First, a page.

We were escorted by Mr. Swartz on visits to other school in the Cape Town area.  During these visits we were able to observe the vast contrasts in needs, resources and programmes.   W.D. Hendricks Primary is dependent on the benevolence of organizations such as St.Timothy's  Church  which provides a cup of soup on a weekly basis the winter days.   By chance we were able to approach the local KFC franchise for a donation.  Peter Swartz, the owner, most kindly offered to supply the school with the unsold chicken on a weekly basis.  We thank him for his most generous support.

During our period of classroom visits we were able to observe the students and the teachers'  particular interests and needs.   A workshop on the Components of a Balanced Literacy Programme was well received. Workshops on reading and writing strategies, reading and writing assessment and evaluation and making classroom resources followed. After much discussion  a further workshop on Running Records and Reading rubrics was held.   A rubric of achievement levels and expectations specific to W.D.Hendricks  was developed by Jacqueline, much to the delight of the teachers.   It was wonderful to see the staff implementing some of the strategies immediately.

We were able to take along a great many teacher and student resources as well as gifts of flags, pencils, maple syrup treats and lapel pins for the children.  A gift of computers were also presented and we have been delighted to have had electronic communication since our return.  When told of the boxes of resources that were still  on the way, the principal was rendered speechless.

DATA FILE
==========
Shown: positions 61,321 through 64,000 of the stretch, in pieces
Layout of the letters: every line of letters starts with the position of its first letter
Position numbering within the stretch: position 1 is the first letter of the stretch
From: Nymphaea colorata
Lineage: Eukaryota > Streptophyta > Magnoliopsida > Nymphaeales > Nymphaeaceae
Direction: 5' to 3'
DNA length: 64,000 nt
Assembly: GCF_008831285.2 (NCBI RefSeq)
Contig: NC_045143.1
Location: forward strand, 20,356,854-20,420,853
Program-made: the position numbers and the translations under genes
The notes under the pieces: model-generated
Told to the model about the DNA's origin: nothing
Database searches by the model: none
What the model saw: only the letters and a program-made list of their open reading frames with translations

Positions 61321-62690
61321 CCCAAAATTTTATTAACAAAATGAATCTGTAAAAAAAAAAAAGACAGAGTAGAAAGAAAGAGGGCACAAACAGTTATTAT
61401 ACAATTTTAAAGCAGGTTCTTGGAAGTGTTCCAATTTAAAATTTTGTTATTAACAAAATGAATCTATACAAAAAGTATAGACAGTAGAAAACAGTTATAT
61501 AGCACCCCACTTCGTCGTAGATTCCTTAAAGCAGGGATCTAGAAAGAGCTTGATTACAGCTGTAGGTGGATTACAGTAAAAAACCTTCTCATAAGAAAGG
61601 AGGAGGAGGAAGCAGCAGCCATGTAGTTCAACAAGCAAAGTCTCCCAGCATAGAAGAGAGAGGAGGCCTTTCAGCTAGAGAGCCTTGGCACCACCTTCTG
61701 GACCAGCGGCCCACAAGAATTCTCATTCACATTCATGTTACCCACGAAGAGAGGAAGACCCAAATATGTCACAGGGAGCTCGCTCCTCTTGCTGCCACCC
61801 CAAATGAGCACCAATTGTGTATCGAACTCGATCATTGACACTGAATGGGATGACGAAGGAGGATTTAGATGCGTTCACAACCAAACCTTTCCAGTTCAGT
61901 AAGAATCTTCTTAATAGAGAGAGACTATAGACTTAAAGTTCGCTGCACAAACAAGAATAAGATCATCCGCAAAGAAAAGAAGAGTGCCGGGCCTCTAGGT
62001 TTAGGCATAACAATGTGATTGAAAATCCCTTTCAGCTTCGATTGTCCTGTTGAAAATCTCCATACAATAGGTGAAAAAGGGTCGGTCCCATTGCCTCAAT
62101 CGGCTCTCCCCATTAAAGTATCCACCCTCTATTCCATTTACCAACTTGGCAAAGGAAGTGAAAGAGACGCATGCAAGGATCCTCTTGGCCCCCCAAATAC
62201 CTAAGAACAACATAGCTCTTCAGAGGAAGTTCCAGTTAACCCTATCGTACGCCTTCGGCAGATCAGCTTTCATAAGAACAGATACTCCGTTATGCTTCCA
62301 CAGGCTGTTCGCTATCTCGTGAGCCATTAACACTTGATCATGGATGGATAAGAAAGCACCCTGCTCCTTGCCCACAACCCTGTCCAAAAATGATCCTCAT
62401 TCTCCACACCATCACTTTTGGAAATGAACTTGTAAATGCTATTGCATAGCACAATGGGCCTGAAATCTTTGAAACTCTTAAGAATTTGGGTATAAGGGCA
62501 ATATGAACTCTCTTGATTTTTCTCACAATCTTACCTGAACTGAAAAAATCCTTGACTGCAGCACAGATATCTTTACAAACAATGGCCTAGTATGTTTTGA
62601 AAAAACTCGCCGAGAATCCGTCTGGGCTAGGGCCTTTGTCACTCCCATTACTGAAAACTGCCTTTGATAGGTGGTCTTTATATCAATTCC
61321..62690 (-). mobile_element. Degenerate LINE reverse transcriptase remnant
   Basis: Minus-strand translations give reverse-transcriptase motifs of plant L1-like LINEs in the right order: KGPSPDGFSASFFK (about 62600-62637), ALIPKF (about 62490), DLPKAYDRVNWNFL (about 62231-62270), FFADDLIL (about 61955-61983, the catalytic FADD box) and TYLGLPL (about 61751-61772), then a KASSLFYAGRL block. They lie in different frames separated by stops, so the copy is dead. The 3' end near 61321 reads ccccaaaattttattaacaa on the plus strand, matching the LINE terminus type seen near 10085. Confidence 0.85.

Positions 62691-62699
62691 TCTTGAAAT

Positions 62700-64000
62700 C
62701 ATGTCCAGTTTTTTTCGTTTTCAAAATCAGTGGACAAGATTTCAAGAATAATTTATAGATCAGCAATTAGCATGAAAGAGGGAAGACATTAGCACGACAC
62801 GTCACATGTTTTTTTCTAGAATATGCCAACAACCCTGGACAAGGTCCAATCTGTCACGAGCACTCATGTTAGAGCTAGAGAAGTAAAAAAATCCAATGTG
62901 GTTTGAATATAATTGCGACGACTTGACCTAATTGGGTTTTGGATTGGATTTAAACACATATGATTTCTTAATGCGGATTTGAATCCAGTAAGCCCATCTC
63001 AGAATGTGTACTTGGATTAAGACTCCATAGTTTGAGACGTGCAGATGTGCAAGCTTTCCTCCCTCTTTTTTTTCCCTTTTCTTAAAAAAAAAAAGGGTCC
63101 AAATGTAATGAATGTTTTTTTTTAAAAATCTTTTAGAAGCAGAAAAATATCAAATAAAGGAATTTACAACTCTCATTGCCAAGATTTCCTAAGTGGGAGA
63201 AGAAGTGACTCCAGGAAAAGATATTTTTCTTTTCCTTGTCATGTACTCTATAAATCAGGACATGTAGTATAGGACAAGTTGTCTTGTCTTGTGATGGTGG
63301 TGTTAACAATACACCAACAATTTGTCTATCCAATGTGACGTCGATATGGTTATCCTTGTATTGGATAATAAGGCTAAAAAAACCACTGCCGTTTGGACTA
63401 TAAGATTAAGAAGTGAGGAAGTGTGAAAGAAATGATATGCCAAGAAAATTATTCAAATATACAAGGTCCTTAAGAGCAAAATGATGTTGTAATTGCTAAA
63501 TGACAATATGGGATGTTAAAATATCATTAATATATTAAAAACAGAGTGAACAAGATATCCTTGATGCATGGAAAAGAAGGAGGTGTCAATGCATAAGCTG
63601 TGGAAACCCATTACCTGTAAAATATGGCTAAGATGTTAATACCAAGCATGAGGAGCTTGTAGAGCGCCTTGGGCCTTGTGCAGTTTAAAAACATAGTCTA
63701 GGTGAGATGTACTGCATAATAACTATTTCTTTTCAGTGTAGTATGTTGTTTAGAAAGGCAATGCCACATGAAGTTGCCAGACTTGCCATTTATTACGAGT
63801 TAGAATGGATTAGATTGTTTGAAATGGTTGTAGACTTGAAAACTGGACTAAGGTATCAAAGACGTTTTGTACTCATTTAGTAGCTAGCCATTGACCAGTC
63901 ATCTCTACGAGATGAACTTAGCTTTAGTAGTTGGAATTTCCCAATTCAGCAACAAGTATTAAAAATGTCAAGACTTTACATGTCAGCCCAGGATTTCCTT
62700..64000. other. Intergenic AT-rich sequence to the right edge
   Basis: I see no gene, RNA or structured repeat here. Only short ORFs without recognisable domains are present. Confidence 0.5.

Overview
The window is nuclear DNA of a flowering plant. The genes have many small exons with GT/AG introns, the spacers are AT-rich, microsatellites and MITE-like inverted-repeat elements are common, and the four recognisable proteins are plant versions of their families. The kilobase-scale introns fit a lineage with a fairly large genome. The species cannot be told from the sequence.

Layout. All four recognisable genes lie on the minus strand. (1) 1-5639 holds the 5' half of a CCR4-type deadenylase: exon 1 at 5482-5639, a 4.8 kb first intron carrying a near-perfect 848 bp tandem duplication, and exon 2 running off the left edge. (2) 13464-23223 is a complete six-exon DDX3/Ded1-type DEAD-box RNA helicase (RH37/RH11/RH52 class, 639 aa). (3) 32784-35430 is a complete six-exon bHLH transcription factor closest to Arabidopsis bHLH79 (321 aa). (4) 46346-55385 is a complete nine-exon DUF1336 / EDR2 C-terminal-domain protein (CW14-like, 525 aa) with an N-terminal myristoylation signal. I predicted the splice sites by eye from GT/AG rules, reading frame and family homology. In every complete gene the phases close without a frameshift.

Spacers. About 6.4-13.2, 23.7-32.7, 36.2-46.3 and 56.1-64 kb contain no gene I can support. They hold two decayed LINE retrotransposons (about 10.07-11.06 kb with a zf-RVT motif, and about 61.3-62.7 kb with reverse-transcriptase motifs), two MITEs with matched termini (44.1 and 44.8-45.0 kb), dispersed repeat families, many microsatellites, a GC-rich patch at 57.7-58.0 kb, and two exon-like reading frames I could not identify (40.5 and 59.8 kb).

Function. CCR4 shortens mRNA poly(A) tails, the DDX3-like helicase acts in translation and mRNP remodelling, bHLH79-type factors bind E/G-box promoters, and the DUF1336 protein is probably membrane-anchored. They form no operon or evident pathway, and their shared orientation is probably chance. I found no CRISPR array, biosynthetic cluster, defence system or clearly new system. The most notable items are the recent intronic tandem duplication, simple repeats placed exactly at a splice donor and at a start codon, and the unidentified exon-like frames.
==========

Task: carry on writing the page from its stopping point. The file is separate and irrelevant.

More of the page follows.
The school has asked us to convey their thanks to Argus Communications Ltd. of Texas, Scholar's Choice,  Scholastic Canada and the Wainwright Group for their most generous donations of resource materials.  The City of Brampton, Toronto Raptors, Toronto Maple Leafs, Gerrald Corrigan and the St. Anne School Council are also to be thanked for their gracious donations.   We would also like to thank  LCL Navigation Ltd. of Toronto and the South African High Commissioner, Andre Jaquet, for their extremely generous donations of shipping and freightage of the boxes that safely arrived after our departure.

Despite the odds W.D.Hendricks Primary has made a difference in the community.   Though in order to extend this contribution, the school is in need of a variety of resources.  Some of these needs include reading and reference materials in both languages, paper, notebooks, pencils, crayons, math manipulatives, carpets,  science equipment, art
materials and furniture.  The school's furniture is cumbersome and not particularly suited to the new methods and strategies required by the new curriculum.

Our experiences at W.D.Hendricks Primary School were both enriching and rewarding and in reviewing the staff's "Reflections on the Canadian Invasion" this was their experience too.  In the words of one of the teachers,  "...the only gripe I have is that there was too much to do over too short a period of time."  We have established both personal and professional links with the staff and hope that through continued dialogue that "too short period of time" will be extended.

We sincerely thank the members of South African Women for Women for providing us with this wonderful opportunity to work with the staff and students at  W.D.Hendricks Primary School.  We hope that our short stay has furthered the enhancement of the school's mission of enriching the lives and learning of the children.

Monica Hendricks
Jacqueline Herman
Terry Shaw